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Servicle spondylosis

tina1888
tina1888 Member Posts: 85 Courageous
edited May 2018 in PIP, DLA, and AA
Hi everyone my Husband has sevical spondylosis he works full time as a taxi driver but since the  end of last year he has had to work less and less hours due to the pain and the fact he can barely walk anymore.
He needs help to get out a chair get in and out of bed etc etc etc
He went for pip medical and was given no points at all on any section 0.
Has anyone got any advice on this my Husband being a man doesn't want to complain or cause a fuss. Any advice would be great x thanx

Comments

  • Yadnad
    Yadnad Posts: 2,856 Connected
    edited May 2018
    Unfortunately like the majority of men (me included) and being British, it is a very rare thing for them to admit to anything that could be construed as a weakness. The general statement of ' I can do it - stop fussing' typifies most males. 
    Let's be honest who wants to go for an assessment with a complete stranger and lay out all of what you can't do? Doesn't do much for the self worth.
    However being a typical male with those traits will not get you the points you need for PIP. You have to be like my wife (a woman) and sit down and explain to the stranger in great detail as to what you have difficulty with and why.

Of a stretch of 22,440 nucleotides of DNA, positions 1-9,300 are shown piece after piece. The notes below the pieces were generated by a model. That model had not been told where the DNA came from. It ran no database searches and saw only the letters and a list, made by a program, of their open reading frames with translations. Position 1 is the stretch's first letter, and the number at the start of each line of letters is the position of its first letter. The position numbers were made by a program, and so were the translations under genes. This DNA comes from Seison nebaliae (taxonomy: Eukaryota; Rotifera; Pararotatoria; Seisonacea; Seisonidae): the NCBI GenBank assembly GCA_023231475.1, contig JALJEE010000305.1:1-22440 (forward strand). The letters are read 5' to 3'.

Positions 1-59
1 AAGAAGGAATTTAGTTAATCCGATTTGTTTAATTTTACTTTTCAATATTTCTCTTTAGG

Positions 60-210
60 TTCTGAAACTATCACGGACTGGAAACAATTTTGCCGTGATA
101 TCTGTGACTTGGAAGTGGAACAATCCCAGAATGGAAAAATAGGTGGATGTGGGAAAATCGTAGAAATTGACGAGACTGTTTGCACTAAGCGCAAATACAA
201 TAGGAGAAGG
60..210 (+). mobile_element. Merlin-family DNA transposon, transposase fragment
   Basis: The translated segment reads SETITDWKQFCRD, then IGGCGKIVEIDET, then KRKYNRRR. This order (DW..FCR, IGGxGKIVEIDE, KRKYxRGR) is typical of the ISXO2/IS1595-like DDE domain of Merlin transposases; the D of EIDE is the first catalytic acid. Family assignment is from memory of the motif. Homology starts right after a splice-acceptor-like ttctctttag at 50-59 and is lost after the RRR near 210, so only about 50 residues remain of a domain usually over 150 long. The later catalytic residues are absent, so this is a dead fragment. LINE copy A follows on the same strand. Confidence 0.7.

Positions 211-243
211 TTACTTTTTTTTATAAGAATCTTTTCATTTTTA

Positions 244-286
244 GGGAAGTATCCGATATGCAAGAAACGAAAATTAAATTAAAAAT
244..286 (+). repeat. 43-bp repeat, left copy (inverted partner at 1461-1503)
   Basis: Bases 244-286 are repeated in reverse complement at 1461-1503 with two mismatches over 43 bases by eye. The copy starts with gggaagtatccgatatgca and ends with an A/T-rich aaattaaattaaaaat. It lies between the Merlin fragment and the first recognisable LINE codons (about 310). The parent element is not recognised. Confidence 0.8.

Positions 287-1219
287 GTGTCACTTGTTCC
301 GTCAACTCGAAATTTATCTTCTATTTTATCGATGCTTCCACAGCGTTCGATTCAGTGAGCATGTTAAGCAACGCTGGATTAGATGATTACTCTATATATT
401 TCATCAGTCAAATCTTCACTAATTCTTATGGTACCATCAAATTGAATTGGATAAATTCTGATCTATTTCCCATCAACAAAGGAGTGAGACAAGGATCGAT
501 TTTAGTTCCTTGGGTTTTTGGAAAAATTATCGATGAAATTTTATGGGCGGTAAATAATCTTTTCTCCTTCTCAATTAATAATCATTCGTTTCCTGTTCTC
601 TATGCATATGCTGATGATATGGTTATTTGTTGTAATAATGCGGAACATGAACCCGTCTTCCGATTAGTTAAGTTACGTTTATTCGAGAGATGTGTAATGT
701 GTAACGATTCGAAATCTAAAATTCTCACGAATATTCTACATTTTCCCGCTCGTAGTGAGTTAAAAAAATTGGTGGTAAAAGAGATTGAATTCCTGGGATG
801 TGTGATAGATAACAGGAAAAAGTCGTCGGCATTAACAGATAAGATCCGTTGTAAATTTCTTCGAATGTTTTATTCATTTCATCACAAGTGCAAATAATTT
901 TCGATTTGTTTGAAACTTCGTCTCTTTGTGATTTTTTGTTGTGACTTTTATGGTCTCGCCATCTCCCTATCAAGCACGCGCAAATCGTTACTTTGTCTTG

Grief the number of arguments we have had in our house over this subject especially when I am being forced (threatened/blackmailed) into seeing the GP for what I consider to be a minor issue that eventually does end up a major one and having to be rushed into hospital in an ambulance.

    Good luck in your efforts - men can be very stubborn!
  • Sam_Alumni
    Sam_Alumni Scope alumni Posts: 7,676 Disability Gamechanger
    Hi @tina1888
    Have you considered appealing the decision? We have some support in appealing here



    Does you husband have an occupational therapist? Occupational therapy can help you with practical tasks if you:
    • are physically disabled
    • are recovering from an illness or operation
    • have learning disabilities
    • have mental health problems
    • are getting older

    Occupational therapists work with people of all ages and can look at all aspects of daily life in your home, school or workplace.

    They look at activities you find difficult and see if there's another way you can do it.

    Scope
    Senior online community officer

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